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East Coast Offense: 2007 East Coast Offense-Week 2

Chris Liss

Chris Liss is RotoWire's Managing Editor and Host of RotoWIre Fantasy Sports Today on Sirius XM radio.

East Coast Offense

By Christopher Liss
RotoWire Managing Editor

Week 1 Waiver Wire

There's not a whole lot to choose from in most leagues - sure take a flier on Derrick Ward, Nate Burleson, Patrick Crayton and Eric Johnson if they're still out there, but it's hard to see any of these guys holding the key to your title hopes. I still like Daunte Culpepper if Josh McCown's finger keeps him out a while, though the match-up this week in Denver is tough. I'd be more interested in who people drop to pick those guys up - if someone gets scared off by Mark Clayton's bad game or jumps ship on Donte' Stallworth, both are worth a look.

Buy low, sell high

It's a joke how often fantasy "experts" offer up this simple, but seemingly impossible to execute advice. Plaxico Burress and LaMont Jordan for Steven Jackson? Sure, if this is the Jackson owner's first year playing fantasy football, and he doesn't consult anyone else before pulling the trigger. In most cases it's impossible, though, because overreactive as they are, people are smart and experienced enough to turn that type of deal down. So if you're going to sell high - you need to deal Adrian Peterson, Randy Moss, Tom Brady - players from whom you and your fellow owners envision monster seasons. If that sounds crazy, remember Felix Hernandez after two starts this baseball season - the last guy you want to sell is the usually the one that will fetch the most, and it's unlikely he'll sustain that level of performance.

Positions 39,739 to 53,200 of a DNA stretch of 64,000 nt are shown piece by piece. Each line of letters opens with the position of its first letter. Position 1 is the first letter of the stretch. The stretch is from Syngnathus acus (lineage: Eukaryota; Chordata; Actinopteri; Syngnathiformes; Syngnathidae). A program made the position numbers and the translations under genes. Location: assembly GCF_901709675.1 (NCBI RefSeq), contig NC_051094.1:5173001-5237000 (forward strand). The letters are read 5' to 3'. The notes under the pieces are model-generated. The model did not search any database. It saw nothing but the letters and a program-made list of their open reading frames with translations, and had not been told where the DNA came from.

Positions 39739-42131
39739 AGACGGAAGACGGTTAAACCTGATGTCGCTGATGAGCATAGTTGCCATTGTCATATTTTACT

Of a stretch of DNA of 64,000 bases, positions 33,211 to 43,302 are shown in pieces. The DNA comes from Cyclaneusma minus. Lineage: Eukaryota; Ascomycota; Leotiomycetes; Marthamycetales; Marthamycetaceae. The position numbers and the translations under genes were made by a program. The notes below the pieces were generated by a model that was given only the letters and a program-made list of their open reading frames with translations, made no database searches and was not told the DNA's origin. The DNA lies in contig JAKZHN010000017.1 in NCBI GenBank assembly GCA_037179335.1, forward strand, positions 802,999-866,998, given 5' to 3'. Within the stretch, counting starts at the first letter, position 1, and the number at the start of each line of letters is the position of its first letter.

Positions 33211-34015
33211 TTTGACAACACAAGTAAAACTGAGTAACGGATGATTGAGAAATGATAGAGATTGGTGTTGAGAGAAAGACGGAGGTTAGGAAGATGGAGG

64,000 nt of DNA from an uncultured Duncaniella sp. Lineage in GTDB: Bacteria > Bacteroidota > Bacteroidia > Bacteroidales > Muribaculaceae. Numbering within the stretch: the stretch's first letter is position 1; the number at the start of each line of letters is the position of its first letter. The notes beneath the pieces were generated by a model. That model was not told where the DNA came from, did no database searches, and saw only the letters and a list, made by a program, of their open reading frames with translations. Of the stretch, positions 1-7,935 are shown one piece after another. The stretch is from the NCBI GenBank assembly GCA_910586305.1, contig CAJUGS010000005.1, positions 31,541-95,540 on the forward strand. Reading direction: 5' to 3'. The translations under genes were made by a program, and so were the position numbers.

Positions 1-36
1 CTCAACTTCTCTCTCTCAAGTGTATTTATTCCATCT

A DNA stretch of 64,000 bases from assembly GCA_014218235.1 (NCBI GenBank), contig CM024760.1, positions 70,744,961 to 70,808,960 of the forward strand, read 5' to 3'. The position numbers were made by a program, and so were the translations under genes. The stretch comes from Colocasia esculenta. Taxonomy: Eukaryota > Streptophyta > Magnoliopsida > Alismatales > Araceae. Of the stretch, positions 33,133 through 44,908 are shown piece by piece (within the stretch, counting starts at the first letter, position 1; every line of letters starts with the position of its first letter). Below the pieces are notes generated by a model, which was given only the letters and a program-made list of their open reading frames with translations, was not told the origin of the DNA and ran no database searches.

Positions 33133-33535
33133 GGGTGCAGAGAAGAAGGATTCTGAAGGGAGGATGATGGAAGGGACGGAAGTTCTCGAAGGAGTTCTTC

How about some buy-low players? I don't think you can get Drew Brees, Lee Evans or Frank Gore on the cheap - it's just not going to happen after one bad week. But Santana Moss, Reggie Brown and maybe even Maurice Jones-Drew (due to his unusual role) could be available. The key is to identify players who have done poorly for reasons that aren't likely to persist. I'd be more worried about Larry Fitzgerald (run-heavy offense), Marc Bulger (loss of Orlando Pace) and Ronnie Brown (mediocre track record, lacks coach's trust). Even so, sometimes those are the best players to buy as long as nervous owners fully discount them for the risk.

Around the League